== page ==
VANCOUVER -- Asked what the difference was in the game, Adrian Aucoin didn't hesitate even a fraction of a second.
"Powerplay," he said, awaiting the next question.
Once again, special teams contributed to a loss for the Calgary Flames -- this time a 4-1 decision to the Vancouver Canucks at GM Place last night.
Dead last in the league on the road with a ghastly 9.1% success rating with the man advantage, the Flames squandered two straight 5-on-3 opportunities in the opening minutes of the second period when the score was still knotted 1-1.
"We're forcing the issue a little bit," said an always honest Alex Tanguay. "That's been the case since the start of the year. When you have 5-on-3s, you have to make sure you get good shots. It seems we're all a little anxious. We shoot it when it's not the right time, and we don't shoot it when it's time to shoot it."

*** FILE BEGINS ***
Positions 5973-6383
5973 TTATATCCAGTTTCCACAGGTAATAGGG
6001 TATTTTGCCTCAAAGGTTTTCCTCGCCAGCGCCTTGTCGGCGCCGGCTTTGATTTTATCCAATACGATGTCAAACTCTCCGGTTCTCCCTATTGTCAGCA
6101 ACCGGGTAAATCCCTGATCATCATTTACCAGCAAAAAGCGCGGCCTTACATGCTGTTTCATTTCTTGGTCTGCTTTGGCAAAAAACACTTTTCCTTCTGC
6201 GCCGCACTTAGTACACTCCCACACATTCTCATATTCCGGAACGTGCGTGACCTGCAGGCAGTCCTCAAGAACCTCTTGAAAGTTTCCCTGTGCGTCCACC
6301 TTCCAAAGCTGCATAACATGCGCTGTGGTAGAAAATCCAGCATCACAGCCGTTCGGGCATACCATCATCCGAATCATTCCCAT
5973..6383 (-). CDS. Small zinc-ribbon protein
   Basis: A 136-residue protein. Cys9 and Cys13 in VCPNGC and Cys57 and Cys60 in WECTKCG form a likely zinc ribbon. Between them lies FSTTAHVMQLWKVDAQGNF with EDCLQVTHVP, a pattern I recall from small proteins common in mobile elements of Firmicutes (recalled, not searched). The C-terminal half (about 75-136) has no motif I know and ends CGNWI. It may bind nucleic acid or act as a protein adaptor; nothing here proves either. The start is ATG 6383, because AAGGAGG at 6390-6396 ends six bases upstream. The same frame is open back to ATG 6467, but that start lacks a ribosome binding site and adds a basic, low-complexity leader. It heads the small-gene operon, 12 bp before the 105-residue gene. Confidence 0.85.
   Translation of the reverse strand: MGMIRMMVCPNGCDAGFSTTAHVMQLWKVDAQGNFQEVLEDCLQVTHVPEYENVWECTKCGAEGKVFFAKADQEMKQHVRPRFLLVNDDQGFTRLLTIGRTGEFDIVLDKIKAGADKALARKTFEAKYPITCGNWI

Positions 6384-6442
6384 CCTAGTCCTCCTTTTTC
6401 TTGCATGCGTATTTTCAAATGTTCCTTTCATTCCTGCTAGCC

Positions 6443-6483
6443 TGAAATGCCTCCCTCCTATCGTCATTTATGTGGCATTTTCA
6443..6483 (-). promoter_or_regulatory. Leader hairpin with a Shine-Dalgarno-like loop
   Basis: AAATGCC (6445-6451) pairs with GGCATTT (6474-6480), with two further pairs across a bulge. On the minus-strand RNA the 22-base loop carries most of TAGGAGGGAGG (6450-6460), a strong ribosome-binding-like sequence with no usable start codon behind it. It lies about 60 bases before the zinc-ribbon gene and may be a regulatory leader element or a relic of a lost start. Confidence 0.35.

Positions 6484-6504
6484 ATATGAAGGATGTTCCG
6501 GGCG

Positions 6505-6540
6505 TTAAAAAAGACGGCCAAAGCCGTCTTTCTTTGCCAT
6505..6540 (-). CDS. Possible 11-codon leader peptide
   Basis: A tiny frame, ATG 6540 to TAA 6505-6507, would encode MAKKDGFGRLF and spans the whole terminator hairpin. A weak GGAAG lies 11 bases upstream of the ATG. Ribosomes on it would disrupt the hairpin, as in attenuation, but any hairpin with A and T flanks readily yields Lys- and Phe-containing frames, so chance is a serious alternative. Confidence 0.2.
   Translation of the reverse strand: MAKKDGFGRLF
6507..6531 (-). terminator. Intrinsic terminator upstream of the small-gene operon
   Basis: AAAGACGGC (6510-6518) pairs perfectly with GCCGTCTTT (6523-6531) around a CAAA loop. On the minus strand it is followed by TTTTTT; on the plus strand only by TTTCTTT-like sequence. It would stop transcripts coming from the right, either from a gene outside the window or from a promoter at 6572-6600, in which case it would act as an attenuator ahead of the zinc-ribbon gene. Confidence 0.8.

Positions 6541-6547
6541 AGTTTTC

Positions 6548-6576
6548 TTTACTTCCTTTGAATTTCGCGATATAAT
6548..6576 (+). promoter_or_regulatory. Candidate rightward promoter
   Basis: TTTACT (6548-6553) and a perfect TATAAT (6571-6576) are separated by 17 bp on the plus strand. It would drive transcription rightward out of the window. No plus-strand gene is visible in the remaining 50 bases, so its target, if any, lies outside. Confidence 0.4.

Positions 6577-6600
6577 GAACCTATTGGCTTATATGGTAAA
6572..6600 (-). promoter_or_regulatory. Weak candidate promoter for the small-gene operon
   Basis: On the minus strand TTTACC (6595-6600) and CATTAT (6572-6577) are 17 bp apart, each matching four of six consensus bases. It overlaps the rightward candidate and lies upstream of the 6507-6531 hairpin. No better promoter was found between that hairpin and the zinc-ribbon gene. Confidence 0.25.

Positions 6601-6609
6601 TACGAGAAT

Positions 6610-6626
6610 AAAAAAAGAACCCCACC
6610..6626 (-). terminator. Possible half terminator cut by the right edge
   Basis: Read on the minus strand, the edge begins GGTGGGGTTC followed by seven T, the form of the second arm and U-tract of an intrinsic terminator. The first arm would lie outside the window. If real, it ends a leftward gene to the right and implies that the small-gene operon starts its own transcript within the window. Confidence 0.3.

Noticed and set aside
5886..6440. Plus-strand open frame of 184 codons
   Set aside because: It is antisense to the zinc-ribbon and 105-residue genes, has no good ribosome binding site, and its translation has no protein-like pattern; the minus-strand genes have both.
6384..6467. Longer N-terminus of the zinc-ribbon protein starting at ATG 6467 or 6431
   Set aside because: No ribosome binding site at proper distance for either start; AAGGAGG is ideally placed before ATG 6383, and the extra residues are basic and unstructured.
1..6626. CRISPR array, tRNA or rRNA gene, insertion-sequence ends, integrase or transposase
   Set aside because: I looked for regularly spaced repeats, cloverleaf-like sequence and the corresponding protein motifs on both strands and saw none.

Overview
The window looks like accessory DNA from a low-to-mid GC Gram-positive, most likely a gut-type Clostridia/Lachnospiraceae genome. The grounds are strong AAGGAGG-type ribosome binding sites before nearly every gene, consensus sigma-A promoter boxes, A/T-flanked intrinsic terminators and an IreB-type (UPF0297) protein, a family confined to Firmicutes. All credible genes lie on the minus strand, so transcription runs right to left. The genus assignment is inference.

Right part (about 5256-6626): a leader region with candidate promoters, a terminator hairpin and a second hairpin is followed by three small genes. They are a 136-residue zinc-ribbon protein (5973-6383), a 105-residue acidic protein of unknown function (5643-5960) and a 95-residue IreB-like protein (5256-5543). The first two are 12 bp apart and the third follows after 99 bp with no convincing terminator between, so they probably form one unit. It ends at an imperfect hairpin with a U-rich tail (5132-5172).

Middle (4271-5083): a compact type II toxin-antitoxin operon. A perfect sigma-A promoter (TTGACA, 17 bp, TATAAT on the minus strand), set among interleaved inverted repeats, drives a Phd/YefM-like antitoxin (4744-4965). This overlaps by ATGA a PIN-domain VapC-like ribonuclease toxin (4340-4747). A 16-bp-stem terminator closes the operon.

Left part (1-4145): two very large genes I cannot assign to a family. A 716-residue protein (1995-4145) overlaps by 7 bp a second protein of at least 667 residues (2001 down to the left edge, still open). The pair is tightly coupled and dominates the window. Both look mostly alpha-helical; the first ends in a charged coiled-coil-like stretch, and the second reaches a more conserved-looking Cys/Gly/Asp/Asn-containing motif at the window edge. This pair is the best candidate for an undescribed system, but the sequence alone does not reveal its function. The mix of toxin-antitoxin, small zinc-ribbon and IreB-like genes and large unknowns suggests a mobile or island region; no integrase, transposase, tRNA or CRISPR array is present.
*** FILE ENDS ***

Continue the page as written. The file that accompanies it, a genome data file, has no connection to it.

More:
Like Aucoin, there was no doubt in Tanguay's mind a powerplay goal would have changed the complexion of the game.
"I think it was a momentum changer," he said. "They came back and scored on their powerplay. I think that was the difference right there.
"We score a couple of goals there and we're up 3-1."
Just seven seconds into the middle period, Alex Edler went off for delay of game after sending the puck over the glass. A minute-and-a-half later, Lukas Krajicek joined him for tripping.
A static Kristian Huselius stickhandling with his feet planted in the circle drew a cry of frustration from the coach's box upstairs -- pretty much summing up what is wrong with the unit these days.
A second opportunity came almost immediately when former Flame Byron Ritchie joined Krajicek for cross-checking Eric Nystrom -- arguably the best Flame on the ice last night.
Again, the Flames failed to gather momentum. And when the Canucks struck for the go-ahead goal a few minutes later, the game was changed.
"Simplify it," said Aucoin, when asked how to fix it. "Just simplify it.
"We have so much skill out there that sometimes we think too much."